The flowers (petals and sepals) are almost always divided into 3 segments or multiples of three
Grasses and palms In Mexico, there are around 4,700 species (Villaseñor, 2004) belonging to 58 families of flowering plants of the monocotyledon group (Class: Monocots or Liliopsida). A sample of 15 families is presented here, selected either for their diversity in Mexico, for being restricted to Mexico, or for their uniqueness.
The grasses and palms group includes a diverse range of species, some of which are controversial. It includes agaves and yuccas, bromeliads, grasses, sedges, orchids, “bird of paradise” plants and palms. There are very few fossil records of monocots and relatively little is known about their origin and evolution. This has led to great discussion about the families and groups at the top of this taxonomic category. The group is characterized by having only one embryonic leaf or cotyledon in each seed. They are distinguished from the other group of flowering plants (the Dicotyledons or Magnoliopsida) by the following:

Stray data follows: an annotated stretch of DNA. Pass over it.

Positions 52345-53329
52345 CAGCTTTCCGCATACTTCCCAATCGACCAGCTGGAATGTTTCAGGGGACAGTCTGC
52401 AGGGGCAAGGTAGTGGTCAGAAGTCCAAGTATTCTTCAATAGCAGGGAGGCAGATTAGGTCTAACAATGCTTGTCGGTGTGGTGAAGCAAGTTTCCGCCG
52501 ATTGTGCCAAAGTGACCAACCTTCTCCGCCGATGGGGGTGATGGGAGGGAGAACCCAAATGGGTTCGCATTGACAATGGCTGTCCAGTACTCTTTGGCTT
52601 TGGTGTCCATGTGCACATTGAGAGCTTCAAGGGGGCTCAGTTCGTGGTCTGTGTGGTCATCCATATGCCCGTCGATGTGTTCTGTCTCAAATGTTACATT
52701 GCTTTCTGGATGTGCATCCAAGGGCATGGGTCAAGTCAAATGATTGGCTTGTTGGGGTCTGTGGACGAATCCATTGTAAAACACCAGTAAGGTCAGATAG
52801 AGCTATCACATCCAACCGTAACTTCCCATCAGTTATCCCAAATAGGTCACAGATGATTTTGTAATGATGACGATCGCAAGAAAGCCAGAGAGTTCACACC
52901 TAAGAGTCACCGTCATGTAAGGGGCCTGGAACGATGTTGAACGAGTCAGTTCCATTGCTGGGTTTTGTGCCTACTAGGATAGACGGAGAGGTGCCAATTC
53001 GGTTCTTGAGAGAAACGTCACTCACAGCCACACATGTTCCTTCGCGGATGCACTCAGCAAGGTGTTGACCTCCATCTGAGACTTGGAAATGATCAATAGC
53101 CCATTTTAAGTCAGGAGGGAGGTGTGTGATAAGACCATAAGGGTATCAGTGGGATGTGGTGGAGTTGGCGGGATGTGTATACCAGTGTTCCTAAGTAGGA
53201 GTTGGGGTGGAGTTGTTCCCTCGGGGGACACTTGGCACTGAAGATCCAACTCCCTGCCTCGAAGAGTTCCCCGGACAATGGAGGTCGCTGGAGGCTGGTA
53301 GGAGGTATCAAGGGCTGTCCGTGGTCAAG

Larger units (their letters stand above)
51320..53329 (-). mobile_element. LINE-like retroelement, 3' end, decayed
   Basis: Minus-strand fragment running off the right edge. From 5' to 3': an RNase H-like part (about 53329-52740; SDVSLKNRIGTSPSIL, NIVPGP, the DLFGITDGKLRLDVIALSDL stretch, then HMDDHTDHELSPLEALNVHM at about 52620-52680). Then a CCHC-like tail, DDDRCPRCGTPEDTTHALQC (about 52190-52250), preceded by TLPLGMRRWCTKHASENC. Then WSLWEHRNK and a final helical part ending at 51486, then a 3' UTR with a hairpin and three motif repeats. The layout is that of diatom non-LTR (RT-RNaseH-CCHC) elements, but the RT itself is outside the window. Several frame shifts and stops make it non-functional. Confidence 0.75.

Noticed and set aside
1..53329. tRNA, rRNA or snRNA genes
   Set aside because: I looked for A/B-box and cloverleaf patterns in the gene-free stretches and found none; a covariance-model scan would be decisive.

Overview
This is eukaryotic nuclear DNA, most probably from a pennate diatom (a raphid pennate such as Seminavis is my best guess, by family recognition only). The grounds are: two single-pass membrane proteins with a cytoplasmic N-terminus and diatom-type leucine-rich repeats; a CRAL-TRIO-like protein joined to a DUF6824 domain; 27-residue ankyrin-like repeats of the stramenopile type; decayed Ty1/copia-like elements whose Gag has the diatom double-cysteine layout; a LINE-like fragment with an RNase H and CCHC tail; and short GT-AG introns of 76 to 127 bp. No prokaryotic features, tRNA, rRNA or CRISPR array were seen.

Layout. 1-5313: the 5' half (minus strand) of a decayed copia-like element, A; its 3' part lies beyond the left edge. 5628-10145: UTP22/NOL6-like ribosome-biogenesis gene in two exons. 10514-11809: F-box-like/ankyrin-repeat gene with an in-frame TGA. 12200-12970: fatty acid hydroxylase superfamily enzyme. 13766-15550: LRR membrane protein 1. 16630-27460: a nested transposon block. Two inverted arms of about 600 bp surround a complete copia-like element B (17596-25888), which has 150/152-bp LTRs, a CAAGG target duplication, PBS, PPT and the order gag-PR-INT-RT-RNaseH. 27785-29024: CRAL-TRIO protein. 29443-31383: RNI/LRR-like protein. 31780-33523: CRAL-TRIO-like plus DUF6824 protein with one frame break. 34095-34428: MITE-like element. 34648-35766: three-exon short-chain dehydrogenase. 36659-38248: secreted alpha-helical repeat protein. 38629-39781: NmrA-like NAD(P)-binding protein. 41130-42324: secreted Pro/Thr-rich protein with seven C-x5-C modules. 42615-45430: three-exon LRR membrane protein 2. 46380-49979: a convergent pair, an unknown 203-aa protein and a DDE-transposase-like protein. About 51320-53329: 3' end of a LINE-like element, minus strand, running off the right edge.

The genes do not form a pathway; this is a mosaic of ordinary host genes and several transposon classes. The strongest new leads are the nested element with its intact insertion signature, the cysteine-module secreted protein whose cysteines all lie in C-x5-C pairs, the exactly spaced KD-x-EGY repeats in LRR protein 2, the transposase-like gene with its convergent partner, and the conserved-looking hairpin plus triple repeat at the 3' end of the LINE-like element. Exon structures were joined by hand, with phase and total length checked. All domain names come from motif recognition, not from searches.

The ribs of the leaves are all parallel:
Conducting tissues (xylem and phloem) are widely dispersed and are not arranged in a ring as in the dicotyledons
They have a single cotyledon in the embryo
Stems have no secondary vascular tissue growth and therefore some species lack thickness.
Stems have almost no branches
In herbaceous species, the stem is hollow
The leaves normally have a sheath surrounding the stem